~Listening to Pope Francis and reading the secular media, one couldn’t be blamed for getting the impression that it was the US bishops who brought on the culture wars. For the most part, however, the Church has been reacting to having abortion, same-sex marriage, assisted-suicide, the Obamacare contraception mandate and the rest foisted upon it and the culture by President Obama, Congressional Democrats, the Supreme Court, and various governmental agencies and activist groups. Was the Church supposed to roll over and play dead in the face of this assault? For decades, especially in the 1980s, the bishops here were accused of being wishy-washy on the life issues, while they wrote liberal-leaning pastoral letters on war and peace (1983) and the economy (1986). They largely took Cardinal Joseph Bernardin’s “seamless garment” approach to these issues, i.e., being opposed to abortion but linking that opposition to the abolishment of capital punishment and the fight against homelessness and poverty, and so on.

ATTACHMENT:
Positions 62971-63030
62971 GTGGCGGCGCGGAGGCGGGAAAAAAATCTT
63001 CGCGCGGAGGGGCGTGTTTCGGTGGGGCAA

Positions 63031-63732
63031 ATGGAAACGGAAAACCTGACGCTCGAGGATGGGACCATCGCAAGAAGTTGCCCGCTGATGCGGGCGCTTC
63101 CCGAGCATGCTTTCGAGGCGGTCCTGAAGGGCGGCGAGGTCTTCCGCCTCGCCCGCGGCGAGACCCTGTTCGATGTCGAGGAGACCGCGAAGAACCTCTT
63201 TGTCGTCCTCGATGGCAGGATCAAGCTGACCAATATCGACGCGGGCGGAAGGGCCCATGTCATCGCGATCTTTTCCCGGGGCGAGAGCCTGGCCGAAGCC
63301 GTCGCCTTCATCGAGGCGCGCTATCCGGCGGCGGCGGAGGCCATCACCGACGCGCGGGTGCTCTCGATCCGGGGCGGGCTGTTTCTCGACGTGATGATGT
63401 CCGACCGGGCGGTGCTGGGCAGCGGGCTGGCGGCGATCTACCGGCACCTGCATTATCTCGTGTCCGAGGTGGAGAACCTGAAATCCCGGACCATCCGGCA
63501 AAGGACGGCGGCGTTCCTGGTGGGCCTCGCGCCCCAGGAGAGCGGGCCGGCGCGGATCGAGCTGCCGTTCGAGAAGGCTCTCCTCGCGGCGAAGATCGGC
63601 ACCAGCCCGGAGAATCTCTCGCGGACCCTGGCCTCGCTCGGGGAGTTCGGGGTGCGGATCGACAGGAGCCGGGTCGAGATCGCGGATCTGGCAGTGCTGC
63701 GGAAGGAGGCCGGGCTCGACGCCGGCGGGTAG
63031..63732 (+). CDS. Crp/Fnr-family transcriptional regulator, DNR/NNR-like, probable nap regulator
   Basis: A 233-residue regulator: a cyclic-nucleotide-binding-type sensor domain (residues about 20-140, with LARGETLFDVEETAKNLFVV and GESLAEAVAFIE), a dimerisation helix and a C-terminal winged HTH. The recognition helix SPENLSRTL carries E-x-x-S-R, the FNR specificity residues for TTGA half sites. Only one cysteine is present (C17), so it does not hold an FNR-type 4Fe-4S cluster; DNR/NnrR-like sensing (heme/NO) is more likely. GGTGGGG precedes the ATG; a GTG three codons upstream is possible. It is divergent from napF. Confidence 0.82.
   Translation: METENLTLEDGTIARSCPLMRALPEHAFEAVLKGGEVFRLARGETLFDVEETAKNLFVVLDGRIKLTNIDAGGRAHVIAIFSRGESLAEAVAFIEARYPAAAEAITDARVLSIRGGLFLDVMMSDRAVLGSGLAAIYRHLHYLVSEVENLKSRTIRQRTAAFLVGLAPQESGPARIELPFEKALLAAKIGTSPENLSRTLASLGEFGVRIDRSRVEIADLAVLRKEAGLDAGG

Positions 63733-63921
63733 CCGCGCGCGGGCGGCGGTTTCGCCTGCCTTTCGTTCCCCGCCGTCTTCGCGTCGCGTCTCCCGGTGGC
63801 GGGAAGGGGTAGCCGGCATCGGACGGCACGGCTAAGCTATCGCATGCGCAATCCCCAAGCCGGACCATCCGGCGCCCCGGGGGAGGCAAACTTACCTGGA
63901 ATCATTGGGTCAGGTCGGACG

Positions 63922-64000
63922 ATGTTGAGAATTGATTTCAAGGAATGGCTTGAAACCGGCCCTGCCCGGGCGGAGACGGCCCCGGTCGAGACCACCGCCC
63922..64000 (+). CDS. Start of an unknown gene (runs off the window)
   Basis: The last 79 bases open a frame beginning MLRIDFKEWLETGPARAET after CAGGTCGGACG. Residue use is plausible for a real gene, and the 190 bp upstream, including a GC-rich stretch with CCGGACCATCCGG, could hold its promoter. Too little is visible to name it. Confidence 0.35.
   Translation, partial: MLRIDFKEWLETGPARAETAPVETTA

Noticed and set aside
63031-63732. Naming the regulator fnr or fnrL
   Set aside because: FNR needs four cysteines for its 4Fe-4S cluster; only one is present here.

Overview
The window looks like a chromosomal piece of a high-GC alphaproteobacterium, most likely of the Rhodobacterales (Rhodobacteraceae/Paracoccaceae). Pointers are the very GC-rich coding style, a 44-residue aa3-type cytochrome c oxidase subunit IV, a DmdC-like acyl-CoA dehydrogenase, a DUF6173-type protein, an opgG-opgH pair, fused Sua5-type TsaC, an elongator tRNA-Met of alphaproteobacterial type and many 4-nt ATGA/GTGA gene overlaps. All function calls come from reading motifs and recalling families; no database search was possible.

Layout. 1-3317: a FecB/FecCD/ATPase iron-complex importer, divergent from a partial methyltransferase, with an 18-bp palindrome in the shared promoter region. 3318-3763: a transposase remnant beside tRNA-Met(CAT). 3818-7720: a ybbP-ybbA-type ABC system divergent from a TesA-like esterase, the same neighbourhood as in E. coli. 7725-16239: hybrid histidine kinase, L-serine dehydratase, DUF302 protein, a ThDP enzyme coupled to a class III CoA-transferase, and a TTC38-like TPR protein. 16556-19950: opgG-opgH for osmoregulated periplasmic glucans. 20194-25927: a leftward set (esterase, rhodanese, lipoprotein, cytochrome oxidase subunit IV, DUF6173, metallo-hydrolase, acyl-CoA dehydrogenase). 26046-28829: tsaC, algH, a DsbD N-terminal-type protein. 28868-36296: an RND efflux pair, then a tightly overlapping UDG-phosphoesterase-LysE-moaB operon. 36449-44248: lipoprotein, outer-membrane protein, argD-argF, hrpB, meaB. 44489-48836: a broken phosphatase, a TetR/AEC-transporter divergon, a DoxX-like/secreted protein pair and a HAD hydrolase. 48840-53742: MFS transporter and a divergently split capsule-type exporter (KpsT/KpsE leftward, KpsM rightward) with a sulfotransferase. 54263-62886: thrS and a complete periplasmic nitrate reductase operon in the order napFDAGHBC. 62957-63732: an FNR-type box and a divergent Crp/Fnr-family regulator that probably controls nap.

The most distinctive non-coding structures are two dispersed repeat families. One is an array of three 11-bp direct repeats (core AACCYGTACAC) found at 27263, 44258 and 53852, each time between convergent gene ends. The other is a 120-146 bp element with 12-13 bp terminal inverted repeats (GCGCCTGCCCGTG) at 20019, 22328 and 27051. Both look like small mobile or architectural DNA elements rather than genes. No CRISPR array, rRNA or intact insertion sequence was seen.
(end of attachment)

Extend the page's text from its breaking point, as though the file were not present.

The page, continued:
~Michael Pakaluk has a sound critique of the proposal of Cardinal Schönborn in “The Folly of Lifestyle Ecumenism” (see http://www.firstthings.com/web-exclusives/2015/09/the-folly-of-lifestyle-ecumenism). It makes you wonder about the quality of our bishops’ thinking – even supposedly good bishops – these days.